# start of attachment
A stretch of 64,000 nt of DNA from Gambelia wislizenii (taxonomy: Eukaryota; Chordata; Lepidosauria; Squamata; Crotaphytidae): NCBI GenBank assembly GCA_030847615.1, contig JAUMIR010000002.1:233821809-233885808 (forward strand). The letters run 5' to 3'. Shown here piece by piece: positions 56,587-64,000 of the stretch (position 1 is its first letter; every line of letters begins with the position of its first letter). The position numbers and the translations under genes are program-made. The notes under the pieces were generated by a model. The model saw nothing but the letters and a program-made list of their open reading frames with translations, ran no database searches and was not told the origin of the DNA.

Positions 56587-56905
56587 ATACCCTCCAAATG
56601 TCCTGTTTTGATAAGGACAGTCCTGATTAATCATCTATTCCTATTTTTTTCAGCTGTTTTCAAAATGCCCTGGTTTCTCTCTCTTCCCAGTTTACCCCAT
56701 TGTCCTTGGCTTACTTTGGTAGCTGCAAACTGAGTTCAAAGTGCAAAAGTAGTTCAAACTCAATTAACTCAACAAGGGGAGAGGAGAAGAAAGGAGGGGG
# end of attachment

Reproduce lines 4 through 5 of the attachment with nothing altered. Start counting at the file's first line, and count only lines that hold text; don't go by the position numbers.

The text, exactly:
56601 TCCTGTTTTGATAAGGACAGTCCTGATTAATCATCTATTCCTATTTTTTTCAGCTGTTTTCAAAATGCCCTGGTTTCTCTCTCTTCCCAGTTTACCCCAT
56701 TGTCCTTGGCTTACTTTGGTAGCTGCAAACTGAGTTCAAAGTGCAAAAGTAGTTCAAACTCAATTAACTCAACAAGGGGAGAGGAGAAGAAAGGAGGGGG